The direction of consumer electronics products such as smart phones and laptop computers favors smaller and thinner devices with greater energy and power densities. Future battery technologies offering higher energy density, such as those based on silicon anodes, or mg-ion, will do so at the expense of power density at least initially. The use of thin supercapacitors connected directly in parallel with next generation batteries may provide higher energy and power densities compared to conventional lithium-ion batteries in certain applications. One such application is the GSM (Global System for Mobile Communication) and in particular, LTE (Long Term Evolution). These communication protocols are low duty cycle and have high power requirements that is particularly well suited for a hybrid battery-supercapacitor energy storage device.
High Efficiency Fast Charging Battery Charger Designs
Jinrong Qian, Product Line Manager, Texas Instruments
Samual Wong, Texas Instruments
The power demand from the battery powered portable devices such as tablets and smart-phones has been continuously increased. To meet such power demand and extend the battery run-time, the battery capacity required in the battery operated system has been significantly increased. This creates big challenges for achieving fast charging in terms of thermal management and fast charging when the charging current increases. Advanced battery charging topologies will be presented for achieving system operation while charging a deeply discharged battery. Fast charging technique with resistance compensation and how to maximize the charging system efficiency with adaptive thermal management will be discussed.
Mitigating Risk of Battery Testing in Environmental Chambers
Mark R. Chrusciel, Director of Global Sales, Cincinnati Sub Zero
In product research and development, testing becomes a critical component. Mitigating risks in testing batteries under various temperature conditions is an important aspect that will be reviewed. The vast array of different battery types, sizes, chemistries and failure modes, means that there is no one standard environmental chamber that can be used or recommended. The different cell types, test procedures, summary of safety concerns when performing battery testing will be covered along with important criteria to consider on how to select the most appropriate test chamber for the battery test application.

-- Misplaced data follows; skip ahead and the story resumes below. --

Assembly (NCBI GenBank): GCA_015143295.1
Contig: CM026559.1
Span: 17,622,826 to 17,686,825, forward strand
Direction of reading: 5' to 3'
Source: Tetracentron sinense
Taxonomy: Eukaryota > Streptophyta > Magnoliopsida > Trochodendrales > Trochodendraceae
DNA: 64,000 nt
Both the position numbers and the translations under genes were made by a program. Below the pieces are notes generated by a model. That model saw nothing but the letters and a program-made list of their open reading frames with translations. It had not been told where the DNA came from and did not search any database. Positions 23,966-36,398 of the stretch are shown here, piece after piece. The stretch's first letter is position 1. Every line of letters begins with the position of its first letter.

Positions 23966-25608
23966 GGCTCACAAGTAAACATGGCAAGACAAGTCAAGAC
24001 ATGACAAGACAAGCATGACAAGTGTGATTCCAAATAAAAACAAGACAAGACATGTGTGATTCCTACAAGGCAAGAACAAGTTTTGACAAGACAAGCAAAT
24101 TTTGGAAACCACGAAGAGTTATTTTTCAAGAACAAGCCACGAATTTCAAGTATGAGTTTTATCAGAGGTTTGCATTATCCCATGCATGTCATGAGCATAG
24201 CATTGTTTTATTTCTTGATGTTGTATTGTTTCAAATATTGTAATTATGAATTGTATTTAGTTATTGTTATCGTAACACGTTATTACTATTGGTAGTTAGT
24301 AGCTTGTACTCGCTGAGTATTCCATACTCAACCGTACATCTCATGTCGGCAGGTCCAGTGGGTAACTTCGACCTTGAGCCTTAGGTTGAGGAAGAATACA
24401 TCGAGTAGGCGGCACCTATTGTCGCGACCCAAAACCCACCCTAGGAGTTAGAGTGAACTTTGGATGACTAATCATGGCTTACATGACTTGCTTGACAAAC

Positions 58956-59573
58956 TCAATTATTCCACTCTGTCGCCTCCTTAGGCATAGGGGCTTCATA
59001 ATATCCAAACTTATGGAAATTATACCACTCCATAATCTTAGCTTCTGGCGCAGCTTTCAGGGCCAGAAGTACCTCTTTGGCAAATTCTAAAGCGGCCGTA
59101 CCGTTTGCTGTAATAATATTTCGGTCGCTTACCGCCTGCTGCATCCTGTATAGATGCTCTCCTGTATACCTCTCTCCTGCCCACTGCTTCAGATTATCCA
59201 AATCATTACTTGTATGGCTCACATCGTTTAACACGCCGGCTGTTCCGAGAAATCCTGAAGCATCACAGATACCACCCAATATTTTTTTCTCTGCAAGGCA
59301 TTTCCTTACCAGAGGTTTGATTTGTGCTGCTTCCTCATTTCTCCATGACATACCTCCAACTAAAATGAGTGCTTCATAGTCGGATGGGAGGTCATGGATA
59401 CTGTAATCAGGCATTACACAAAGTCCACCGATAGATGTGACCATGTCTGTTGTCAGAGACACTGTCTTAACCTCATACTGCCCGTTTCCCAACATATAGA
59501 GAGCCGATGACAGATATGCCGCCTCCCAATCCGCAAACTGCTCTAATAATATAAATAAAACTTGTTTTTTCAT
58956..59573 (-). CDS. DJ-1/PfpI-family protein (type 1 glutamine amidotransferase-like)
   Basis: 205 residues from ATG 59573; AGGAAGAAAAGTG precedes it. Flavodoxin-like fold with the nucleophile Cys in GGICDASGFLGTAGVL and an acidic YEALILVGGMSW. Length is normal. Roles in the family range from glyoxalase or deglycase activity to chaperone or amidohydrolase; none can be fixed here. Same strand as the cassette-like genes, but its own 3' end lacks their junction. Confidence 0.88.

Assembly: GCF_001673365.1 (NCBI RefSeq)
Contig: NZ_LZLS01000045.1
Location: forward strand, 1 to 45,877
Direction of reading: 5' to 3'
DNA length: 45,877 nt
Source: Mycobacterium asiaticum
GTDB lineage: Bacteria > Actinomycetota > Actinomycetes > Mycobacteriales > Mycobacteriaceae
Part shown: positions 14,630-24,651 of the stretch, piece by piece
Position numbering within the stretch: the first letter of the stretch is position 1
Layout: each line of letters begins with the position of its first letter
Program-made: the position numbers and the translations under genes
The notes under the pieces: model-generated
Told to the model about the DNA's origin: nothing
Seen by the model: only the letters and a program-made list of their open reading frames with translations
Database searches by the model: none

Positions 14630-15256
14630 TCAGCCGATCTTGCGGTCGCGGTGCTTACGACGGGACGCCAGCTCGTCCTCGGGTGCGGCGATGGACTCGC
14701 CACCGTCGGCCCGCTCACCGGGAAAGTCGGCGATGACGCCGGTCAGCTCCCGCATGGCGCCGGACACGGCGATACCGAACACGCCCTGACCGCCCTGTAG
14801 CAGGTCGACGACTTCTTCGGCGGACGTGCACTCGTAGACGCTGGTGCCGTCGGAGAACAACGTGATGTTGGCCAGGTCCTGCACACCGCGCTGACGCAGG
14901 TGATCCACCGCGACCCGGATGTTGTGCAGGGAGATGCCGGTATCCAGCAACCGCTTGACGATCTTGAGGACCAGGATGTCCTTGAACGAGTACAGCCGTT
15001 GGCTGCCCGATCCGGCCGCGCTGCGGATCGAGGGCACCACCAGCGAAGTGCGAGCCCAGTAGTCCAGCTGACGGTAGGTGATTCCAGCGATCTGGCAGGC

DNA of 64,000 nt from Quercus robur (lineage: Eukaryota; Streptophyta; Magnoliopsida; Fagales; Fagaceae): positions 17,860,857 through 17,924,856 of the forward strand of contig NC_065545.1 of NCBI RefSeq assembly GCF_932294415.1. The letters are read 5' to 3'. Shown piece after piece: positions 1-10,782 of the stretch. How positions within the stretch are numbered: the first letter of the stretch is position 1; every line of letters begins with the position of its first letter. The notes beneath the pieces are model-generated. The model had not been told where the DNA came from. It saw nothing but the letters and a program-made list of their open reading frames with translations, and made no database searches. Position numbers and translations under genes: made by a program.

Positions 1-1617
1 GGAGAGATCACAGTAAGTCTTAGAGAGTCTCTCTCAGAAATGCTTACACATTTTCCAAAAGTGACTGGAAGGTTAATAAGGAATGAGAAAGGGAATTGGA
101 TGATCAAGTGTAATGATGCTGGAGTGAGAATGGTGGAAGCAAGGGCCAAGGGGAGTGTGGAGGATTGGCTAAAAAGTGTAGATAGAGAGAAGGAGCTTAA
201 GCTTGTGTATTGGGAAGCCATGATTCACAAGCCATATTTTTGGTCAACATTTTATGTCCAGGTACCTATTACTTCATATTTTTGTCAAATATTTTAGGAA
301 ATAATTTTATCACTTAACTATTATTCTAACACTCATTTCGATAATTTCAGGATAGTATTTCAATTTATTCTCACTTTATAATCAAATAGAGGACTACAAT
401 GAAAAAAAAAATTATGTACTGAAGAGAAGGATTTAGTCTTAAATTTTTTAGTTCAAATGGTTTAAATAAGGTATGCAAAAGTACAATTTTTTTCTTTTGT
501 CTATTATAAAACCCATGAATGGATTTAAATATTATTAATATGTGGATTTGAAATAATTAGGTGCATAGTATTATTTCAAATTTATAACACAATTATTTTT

11:45 am Networking Lunch
What We Can Learn from the Automotive World of Lithium Ion Batteries
Monika Minarcin, Senior Business Development Manager, Palladium Energy
While the automotive industry is the first test market for larger lithium ion battery packs, there are lessons pack integrators can glean from the automotive industry and apply to the small format pack world. Learn the safety standards of large format packs, which require disciplined engineering, cell performance understanding, consistent performance and regulatory challenges. The session will also address the synergies between the automotive and consumer markets including primary divers, duty cycles, usable energy, charging and commodity factors. For example, the consumer market, is increasingly using lithium-based energy storage systems in a wide variety of devices.